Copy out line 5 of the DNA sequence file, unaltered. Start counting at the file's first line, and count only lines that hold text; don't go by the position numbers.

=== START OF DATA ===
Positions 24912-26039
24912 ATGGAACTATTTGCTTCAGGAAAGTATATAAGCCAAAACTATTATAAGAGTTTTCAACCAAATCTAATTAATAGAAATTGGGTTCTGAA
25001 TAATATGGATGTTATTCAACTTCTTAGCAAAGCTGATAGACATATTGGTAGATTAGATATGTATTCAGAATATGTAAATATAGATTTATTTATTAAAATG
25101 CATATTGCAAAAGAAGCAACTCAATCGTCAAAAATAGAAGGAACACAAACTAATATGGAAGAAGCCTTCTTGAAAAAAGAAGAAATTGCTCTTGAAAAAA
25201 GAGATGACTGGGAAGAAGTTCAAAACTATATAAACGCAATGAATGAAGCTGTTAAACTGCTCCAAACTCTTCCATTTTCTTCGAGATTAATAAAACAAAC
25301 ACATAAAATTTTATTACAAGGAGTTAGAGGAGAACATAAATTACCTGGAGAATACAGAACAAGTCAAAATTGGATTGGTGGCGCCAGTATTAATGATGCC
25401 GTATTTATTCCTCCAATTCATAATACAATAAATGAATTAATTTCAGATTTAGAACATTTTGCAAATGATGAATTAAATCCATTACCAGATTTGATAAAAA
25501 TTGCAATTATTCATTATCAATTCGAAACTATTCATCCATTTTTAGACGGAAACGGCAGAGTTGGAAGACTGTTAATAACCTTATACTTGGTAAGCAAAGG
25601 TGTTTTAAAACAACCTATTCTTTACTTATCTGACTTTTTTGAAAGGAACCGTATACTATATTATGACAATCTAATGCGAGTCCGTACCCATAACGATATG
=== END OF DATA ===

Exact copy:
25201 GAGATGACTGGGAAGAAGTTCAAAACTATATAAACGCAATGAATGAAGCTGTTAAACTGCTCCAAACTCTTCCATTTTCTTCGAGATTAATAAAACAAAC